U.S. stock market bouncing back on Monday afternoon after the biggest weekly drop since February 2016. The Dow Jones Industrial Average up 117.52 points, or 0.66%, to 17,891.16. The S&P 500 rose 0.78% to 2,081.43, and the Nasdaq Composite increased 0.88% to 4,817.59.
Stock gains have slowed after major U.S. indexes rebounded from February lows, a rally spurred by rising oil prices and the U.S. Federal Reserve’s softer stance on interest rate hike. Some investors said better-than-expected corporate earnings have helped push recent gains, and with the reporting season winding down, global economic worries are likely to determine the next direction of major U.S. indexes.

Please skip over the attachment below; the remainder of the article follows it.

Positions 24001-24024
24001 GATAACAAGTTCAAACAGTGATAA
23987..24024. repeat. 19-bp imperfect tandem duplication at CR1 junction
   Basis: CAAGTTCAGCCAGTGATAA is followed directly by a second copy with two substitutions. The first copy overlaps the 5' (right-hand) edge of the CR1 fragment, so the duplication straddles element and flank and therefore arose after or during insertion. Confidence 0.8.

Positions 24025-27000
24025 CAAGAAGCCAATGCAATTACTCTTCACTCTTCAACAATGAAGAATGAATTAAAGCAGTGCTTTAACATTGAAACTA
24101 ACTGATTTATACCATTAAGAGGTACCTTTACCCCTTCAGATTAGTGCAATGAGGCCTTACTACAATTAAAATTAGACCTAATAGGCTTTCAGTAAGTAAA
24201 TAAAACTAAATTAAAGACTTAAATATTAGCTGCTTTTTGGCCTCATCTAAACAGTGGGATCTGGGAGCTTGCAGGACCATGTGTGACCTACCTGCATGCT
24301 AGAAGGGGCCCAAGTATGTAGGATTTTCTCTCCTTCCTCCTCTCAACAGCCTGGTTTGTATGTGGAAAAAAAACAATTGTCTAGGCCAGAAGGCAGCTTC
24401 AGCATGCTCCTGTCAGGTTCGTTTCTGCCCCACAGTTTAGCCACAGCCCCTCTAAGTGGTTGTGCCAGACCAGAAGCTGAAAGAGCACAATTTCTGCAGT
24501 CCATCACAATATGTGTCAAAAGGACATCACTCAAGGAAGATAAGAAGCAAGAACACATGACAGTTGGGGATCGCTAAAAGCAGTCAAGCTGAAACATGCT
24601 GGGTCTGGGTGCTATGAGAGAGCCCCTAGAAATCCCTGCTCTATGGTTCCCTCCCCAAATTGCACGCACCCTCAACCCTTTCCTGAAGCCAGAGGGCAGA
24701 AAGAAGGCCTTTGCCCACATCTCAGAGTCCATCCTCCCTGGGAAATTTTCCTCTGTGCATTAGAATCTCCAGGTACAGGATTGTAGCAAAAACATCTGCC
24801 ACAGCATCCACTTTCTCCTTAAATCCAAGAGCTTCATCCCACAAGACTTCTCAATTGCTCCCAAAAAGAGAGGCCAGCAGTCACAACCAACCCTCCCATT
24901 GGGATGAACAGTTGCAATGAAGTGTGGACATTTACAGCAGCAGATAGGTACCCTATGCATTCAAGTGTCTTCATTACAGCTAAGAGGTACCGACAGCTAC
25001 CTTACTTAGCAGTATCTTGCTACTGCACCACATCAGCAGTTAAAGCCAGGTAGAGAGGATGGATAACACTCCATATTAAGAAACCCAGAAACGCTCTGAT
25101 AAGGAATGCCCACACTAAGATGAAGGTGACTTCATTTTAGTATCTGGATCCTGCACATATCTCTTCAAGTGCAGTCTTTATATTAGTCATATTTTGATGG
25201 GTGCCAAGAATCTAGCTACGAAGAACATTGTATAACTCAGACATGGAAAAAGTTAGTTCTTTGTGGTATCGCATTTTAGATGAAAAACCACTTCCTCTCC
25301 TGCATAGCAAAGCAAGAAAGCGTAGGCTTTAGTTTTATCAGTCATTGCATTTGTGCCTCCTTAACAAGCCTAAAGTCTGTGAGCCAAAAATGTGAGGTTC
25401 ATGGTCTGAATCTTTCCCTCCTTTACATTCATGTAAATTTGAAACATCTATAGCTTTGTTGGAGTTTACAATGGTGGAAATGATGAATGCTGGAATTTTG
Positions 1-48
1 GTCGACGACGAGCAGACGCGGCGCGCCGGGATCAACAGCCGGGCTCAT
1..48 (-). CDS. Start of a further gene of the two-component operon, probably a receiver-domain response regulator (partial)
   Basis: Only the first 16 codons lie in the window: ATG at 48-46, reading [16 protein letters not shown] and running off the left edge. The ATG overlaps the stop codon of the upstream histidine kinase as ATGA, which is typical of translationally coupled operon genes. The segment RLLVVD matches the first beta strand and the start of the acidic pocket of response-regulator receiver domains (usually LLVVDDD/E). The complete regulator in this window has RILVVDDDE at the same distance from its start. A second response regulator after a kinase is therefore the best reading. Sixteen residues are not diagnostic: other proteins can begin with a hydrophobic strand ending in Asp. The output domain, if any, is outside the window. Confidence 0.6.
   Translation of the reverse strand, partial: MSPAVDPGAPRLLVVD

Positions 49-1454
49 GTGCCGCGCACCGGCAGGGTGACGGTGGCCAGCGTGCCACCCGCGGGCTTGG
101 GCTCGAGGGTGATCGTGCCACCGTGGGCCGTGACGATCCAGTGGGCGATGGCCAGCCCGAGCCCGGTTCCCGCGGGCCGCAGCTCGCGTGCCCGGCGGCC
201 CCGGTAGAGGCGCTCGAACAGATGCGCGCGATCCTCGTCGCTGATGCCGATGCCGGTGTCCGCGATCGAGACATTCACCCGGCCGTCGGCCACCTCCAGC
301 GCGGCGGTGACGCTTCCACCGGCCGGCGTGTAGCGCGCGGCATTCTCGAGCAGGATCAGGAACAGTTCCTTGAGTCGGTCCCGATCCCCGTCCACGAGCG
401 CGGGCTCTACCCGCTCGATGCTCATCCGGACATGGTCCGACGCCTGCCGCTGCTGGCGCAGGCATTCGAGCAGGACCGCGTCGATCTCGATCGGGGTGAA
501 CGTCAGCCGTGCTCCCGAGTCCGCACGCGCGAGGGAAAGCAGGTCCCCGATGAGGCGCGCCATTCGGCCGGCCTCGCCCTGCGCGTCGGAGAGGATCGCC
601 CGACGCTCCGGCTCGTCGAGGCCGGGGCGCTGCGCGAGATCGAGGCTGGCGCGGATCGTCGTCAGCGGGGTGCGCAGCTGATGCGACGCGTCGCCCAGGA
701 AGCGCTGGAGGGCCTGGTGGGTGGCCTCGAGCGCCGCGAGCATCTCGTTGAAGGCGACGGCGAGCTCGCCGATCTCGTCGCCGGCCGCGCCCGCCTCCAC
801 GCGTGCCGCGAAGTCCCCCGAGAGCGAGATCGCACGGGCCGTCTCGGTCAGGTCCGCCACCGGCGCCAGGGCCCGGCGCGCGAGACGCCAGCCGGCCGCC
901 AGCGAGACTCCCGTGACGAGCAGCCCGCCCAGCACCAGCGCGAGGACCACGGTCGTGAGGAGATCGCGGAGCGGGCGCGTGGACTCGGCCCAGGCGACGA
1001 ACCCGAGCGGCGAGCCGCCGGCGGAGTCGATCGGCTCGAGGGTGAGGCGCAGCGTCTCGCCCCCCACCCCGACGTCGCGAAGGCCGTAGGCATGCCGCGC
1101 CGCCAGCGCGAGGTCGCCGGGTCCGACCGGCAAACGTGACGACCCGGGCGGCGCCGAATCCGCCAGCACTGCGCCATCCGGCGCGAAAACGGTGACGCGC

However, Japan's Nikkei stock index fell more than 3 percent overnight as markets reopened after a holiday. The market fell as Japanese investors continued to react negatively to the Bank of Japan's decision to leave interest rates unchanged. The Japanese yen also continues to climb sharply, which hurts Japanese exporters.
"It's a bit concerning. Investors are beginning to question whether monetary policy can really push Japan's economy forward and generate growth," said David Lebovitz, a global market strategist at J.P. Morgan Funds.
The dollar was last up 0.03% against the yen at ¥106.458 after ending Friday at its lowest level against the Japanese currency since October 2014. Gold price for May delivery rose 0.4% to 1294.70.